The ripple effects from COVID-19 may substantially raise the death toll from HIV, tuberculosis and malaria, according to a new study.
The pandemic is disrupting services aimed at controlling these three diseases in low- and middle-income countries. Health authorities are concerned it will set back progress against these diseases by years.
"It looks to us like a big part of minimizing the entire impact of the COVID-19 epidemics in these countries is going to be maintaining services for these key diseases," said Imperial College London global health professor Timothy Hallett, co-author of the new study in The Lancet Global Health.
Experts have seen this before. In other epidemics, people have avoided seeking care out of fear of the outbreak disease, and overwhelmed health systems have been unable to provide services.
One study estimates that the disruption of health care systems in the 2014-15 Ebola outbreak in West Africa may have resulted in more deaths from HIV, TB and malaria than from Ebola itself.
COVID-19 has already disrupted 85% of HIV programs, 78% of tuberculosis projects and 73% of malaria programs administered by the Global Fund, a $4 billion public-private partnership aimed at fighting these diseases.
Hallett and colleagues used mathematical models to estimate how different COVID-19 control scenarios would affect health care systems, and how those impacts would affect patients with HIV, TB and malaria.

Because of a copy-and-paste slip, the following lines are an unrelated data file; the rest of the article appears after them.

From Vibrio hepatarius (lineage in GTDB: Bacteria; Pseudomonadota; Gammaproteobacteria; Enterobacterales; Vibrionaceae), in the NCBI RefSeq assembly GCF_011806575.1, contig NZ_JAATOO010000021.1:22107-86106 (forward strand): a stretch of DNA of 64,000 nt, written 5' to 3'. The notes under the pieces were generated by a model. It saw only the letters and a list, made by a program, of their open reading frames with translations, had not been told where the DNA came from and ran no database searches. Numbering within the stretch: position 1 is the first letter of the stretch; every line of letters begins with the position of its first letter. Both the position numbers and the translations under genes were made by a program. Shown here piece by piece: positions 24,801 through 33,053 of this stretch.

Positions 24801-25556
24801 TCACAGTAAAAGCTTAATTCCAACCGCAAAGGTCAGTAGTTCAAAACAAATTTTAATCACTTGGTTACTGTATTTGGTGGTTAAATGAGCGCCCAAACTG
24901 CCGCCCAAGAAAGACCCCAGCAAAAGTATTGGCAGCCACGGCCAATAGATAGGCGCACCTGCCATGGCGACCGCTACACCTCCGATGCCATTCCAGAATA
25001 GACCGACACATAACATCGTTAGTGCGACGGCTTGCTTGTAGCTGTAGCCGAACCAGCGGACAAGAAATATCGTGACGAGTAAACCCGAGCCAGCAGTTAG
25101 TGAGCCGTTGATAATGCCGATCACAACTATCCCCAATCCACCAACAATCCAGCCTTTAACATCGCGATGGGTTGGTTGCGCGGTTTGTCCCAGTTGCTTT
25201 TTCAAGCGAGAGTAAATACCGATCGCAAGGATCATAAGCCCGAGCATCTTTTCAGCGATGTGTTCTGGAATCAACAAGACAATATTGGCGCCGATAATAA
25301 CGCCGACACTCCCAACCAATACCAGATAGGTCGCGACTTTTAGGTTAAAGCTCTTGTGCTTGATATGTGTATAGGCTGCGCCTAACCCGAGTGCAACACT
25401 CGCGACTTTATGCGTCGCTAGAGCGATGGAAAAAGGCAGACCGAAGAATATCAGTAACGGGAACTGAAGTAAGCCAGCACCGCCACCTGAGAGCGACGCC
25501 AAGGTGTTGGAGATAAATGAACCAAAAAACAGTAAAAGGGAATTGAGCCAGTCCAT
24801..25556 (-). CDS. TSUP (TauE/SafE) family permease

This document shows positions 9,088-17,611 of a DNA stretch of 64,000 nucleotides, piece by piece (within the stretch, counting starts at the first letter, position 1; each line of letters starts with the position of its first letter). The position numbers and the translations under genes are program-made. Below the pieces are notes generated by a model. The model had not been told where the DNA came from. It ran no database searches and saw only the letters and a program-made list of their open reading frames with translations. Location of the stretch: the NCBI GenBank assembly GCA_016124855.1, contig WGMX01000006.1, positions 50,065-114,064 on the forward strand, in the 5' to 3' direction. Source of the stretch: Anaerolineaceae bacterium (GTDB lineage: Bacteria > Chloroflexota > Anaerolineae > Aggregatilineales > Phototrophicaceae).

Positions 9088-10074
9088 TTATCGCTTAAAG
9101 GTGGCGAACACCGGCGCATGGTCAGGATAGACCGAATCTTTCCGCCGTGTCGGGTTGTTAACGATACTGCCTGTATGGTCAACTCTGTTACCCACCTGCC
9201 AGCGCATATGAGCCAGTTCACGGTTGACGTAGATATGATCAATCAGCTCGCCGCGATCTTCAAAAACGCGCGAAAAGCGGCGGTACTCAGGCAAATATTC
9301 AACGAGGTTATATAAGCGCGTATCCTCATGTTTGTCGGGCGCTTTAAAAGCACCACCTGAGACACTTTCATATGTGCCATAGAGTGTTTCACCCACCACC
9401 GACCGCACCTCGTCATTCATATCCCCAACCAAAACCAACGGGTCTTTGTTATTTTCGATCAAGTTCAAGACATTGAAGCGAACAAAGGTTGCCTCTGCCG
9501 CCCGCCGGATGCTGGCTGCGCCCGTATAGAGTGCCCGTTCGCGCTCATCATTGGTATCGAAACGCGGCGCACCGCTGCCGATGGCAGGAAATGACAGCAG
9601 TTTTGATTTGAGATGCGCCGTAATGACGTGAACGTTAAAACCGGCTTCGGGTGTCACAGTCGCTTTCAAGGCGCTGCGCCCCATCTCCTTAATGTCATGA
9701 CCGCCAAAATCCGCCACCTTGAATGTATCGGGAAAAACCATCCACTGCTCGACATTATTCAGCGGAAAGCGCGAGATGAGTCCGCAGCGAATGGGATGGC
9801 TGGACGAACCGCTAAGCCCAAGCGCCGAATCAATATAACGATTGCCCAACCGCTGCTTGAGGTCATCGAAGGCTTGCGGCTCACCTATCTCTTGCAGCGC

Taking no action leads to COVID-19 overwhelming the health care system and disrupting delivery of services for the other three illnesses.
The modelers predict that the disruption would interrupt access to antiviral medications for HIV patients, increasing the number of deaths by as much as 10% over the next five years. Discontinued distribution of insecticide-treated bed nets would raise deaths from malaria by up to 36%.
On the other hand, a total lockdown would suppress COVID-19, but it would affect services for the other three diseases, especially tuberculosis. TB deaths increase the most under this scenario by 20% over the next five years, as untreated patients spread the disease.
"Our results underscore the extraordinarily difficult decisions facing policymakers," the study authors write. "If the interventions are not well managed, they could lead to a large spike in deaths from other causes."
The death rate increase "could potentially be even worse than this study suggests," possibly exceeding the toll from COVID-19 in some countries, Global Fund chief Peter Sands wrote in an accompanying commentary.
"In countries heavily affected by HIV, tuberculosis, and malaria, COVID-19 could result in many years of hard-won gains being reversed," he wrote. "We cannot let this happen."
Programs are racing to adapt. In some places, HIV patients can pick up prescriptions at a community pharmacy locker rather than traveling to a clinic. Pharmacy clubs let one person pick up prescriptions for several others. Malaria programs are buying motorcycles and protective gear so workers can deliver bed nets house to house.
The Global Fund estimates it needs $28.5 billion to adapt programs to deal with the consequences of COVID-19.
Study co-author Hallett said the program changes are good news.
"I'm optimistic because this paper is showing what would be the impact were there to be no mitigations. But we are seeing mitigations, and that's really encouraging," he said.
"On the other hand, it might be that the biggest threat to progress on HIV, TB and malaria doesn't come this year at all, but comes next year if funding isn't made available," he added.